Invasive Forest Insect Pests in Maine

Click here to download the above image as a pdf.

*Please note: The poster states that emerald ash borer is not in Maine; however, since publication it has been found in Maine.

Maine Soil & Water Conservation Districts received a grant from the Maine Department of Agriculture, Forestry and Conservation (DACF) to present programs for the Invasive Forest Pest Outreach Project- as well as displays at fairs and other events – throughout the state in 2017.


Since 2009, with funds provided in part by a grant from the USDA Animal Plant Health Inspection Service (APHIS), Maine DACF has been educating Maine citizens about invasive pests. Maine conservation districts are now taking up that outreach to educate the public and municipalities about the threats of non-native forest pests:

Those that occur in Maine include:

  • emerald ash borer, recently found in Madawaska and York County
  • hemlock woolly adelgid & elongate hemlock scale, recently found near Waldo County
  • winter moth
  • gypsy moth
  • browntail moth *Browntail moth caterpillars defoliate trees; contact with toxic hairs can cause severe dermatitis and respiratory problems.

Those that do not YET occur in Maine, but are close by in NH and MA:

  • Asian longhorned beetle

Emerald Ash Borer

The Emerald ash borer was discovered in Maine for the first time in May of this year. Emerald ash borer is an invasive insect that has killed millions of ash trees across the Eastern US. In areas where it is established, ash trees are generally completely wiped out. Ash tree species are an important component of Maine forests, providing lumber and other wood products, wildlife food, and materials for First Nations basket makers.

Here are two good publications from the Maine Forest Service on what landowners, foresters and loggers should know about managing and planning for this serious pest:

Not at all familiar with the EAB issue? See our introductory article

Basic Signs and Symptoms of Emerald Ash Borer (colorful poster)

Other Information on Managing EAB Infestations

Info for Maine Land Owners

Info for Maine Forest Managers

EAB Decision Guide for Landowners

Managing EAB infestations

A Checklist for Municipalities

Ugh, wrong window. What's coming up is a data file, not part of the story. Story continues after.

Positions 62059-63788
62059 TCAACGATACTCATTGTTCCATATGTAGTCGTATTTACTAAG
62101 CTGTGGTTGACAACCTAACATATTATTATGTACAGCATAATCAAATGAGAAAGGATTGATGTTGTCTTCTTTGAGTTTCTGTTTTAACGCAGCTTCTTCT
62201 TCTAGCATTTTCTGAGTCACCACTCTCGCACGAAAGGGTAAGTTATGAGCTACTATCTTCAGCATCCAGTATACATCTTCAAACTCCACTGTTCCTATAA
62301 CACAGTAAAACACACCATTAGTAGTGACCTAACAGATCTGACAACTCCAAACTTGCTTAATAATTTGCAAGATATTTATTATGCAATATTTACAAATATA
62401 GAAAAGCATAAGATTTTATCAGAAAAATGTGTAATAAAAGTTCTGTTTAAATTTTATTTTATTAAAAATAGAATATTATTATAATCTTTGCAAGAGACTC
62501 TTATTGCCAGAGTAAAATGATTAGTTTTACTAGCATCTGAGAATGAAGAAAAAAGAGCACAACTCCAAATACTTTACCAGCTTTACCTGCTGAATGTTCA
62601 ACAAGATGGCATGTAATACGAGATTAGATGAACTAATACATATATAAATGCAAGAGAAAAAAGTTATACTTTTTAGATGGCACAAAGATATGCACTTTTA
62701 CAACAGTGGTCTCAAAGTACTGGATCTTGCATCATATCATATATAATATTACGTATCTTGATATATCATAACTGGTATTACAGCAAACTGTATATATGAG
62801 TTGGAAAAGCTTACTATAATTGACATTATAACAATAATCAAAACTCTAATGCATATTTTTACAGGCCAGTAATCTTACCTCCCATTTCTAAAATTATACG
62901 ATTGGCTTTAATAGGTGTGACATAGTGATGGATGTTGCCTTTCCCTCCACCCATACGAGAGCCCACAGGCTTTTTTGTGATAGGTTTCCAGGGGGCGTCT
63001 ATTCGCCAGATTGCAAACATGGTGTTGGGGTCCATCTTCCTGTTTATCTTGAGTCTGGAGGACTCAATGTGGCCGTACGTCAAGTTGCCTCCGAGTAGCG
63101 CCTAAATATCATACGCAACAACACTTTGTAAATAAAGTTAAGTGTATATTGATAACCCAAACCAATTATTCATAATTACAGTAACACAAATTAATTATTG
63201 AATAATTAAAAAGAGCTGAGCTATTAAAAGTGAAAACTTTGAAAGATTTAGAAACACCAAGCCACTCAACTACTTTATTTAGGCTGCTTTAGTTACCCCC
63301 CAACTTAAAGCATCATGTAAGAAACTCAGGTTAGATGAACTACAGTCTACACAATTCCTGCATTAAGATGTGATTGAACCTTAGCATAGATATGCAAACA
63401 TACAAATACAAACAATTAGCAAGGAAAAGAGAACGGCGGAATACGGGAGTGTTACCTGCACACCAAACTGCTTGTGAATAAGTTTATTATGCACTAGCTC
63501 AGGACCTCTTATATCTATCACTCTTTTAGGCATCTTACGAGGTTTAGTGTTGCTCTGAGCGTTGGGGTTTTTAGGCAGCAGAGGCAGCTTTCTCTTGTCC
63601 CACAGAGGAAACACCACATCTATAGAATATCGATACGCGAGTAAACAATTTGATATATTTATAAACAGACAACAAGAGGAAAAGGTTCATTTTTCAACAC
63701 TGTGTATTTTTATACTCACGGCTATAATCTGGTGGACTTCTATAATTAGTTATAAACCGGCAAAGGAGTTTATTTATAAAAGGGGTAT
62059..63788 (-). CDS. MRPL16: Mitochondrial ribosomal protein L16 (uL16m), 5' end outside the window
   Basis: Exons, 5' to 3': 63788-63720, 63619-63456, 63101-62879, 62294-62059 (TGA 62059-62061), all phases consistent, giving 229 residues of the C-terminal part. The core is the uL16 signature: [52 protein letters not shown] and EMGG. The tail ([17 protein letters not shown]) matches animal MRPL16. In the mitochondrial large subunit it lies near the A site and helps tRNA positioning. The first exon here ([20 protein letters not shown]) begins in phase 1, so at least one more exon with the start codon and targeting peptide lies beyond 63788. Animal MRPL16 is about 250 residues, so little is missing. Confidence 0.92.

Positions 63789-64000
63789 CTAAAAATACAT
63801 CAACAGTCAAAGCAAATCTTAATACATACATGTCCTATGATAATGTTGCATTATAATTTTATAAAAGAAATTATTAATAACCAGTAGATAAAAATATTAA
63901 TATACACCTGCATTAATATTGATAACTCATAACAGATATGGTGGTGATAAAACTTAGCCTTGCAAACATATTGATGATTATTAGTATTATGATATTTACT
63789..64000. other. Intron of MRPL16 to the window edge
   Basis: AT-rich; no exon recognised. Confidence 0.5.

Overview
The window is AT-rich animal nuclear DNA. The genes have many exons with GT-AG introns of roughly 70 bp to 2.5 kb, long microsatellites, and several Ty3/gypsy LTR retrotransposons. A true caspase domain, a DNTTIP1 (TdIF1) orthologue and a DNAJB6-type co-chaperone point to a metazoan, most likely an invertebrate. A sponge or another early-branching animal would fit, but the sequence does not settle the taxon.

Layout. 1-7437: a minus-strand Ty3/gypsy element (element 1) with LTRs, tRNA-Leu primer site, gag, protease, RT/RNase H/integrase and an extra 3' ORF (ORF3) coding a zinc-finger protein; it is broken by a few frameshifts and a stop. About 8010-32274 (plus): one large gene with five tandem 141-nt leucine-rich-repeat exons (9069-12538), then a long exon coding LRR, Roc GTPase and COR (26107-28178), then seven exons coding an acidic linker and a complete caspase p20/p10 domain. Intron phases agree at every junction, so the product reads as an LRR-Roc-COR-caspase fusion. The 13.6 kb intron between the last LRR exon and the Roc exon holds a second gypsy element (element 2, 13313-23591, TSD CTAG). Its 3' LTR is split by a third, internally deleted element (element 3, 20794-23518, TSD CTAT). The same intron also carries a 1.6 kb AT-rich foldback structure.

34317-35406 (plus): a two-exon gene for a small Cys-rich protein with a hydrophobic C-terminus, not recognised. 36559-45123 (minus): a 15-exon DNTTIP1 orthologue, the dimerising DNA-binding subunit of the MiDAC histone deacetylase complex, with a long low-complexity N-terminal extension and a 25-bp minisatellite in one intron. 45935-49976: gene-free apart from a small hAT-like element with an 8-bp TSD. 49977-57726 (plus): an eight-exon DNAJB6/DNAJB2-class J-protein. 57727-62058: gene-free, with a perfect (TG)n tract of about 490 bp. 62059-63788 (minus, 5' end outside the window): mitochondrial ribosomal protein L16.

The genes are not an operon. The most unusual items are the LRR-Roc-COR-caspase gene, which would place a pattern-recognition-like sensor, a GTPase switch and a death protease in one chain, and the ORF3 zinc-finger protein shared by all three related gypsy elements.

Emerald Ash Borer Information Network


Hemlock Woolly Adelgid

The hemlock woolly adelgid is in Maine and has nearly reached or may have reached Waldo County. WCSW currently has initiated a volunteer monitoring program to look for HWA called Take a Stand. With potential biocontrols (predators that eat HWA that can be released in Maine) in development, finding this pest early may allow us to save hemlock trees. WCSW can provide assistance to county landowners, including land trusts and municipalities, in planning for and managing  HWA infestation. Please contact us for more information.

Recognizing hemlock woolly adelgid

An informative film on HWA

Maine DACF information on HWA


Browntail Moth

Browntail moth is an invasive forest pest that continues to expand its range in Maine bringing with it human health impacts. Browntail moth is now present in Waldo County and other areas of the Midcoast. The larval stage (caterpillar) of this insect feeds on the foliage of hardwood trees and shrubs including:  oak, shadbush, apple, cherry, beach plum, and rugosa rose.  Larval feeding causes reduction of growth and occasional kills valued trees and shrubs.  While feeding damage may cause some concern,  the primary concern is the impact on humans from the  browntail moth is the result of contact with poisonous hairs found on the caterpillars.  Contact of these hairs with human skin causes a rash similar to poison ivy that can be severe on some individuals, and the hairs can cause breathing problems.  Late winter is an ideal time to control it by clipping and destroying its winter webs.